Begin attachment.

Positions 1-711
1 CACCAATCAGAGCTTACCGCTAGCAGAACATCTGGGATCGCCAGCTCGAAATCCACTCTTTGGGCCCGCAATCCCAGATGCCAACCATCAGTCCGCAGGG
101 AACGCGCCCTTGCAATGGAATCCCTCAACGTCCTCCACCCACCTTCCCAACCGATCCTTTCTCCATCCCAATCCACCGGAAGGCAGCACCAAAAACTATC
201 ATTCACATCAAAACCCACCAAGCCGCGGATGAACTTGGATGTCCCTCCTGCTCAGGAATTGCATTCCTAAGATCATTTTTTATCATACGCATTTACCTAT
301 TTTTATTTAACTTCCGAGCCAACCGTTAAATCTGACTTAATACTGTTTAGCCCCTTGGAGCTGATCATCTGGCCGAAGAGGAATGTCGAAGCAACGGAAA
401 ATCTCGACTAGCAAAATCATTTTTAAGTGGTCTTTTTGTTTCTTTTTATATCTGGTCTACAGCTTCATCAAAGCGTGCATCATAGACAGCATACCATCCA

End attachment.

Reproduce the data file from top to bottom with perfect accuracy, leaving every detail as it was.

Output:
Positions 1-711
1 CACCAATCAGAGCTTACCGCTAGCAGAACATCTGGGATCGCCAGCTCGAAATCCACTCTTTGGGCCCGCAATCCCAGATGCCAACCATCAGTCCGCAGGG
101 AACGCGCCCTTGCAATGGAATCCCTCAACGTCCTCCACCCACCTTCCCAACCGATCCTTTCTCCATCCCAATCCACCGGAAGGCAGCACCAAAAACTATC
201 ATTCACATCAAAACCCACCAAGCCGCGGATGAACTTGGATGTCCCTCCTGCTCAGGAATTGCATTCCTAAGATCATTTTTTATCATACGCATTTACCTAT
301 TTTTATTTAACTTCCGAGCCAACCGTTAAATCTGACTTAATACTGTTTAGCCCCTTGGAGCTGATCATCTGGCCGAAGAGGAATGTCGAAGCAACGGAAA
401 ATCTCGACTAGCAAAATCATTTTTAAGTGGTCTTTTTGTTTCTTTTTATATCTGGTCTACAGCTTCATCAAAGCGTGCATCATAGACAGCATACCATCCA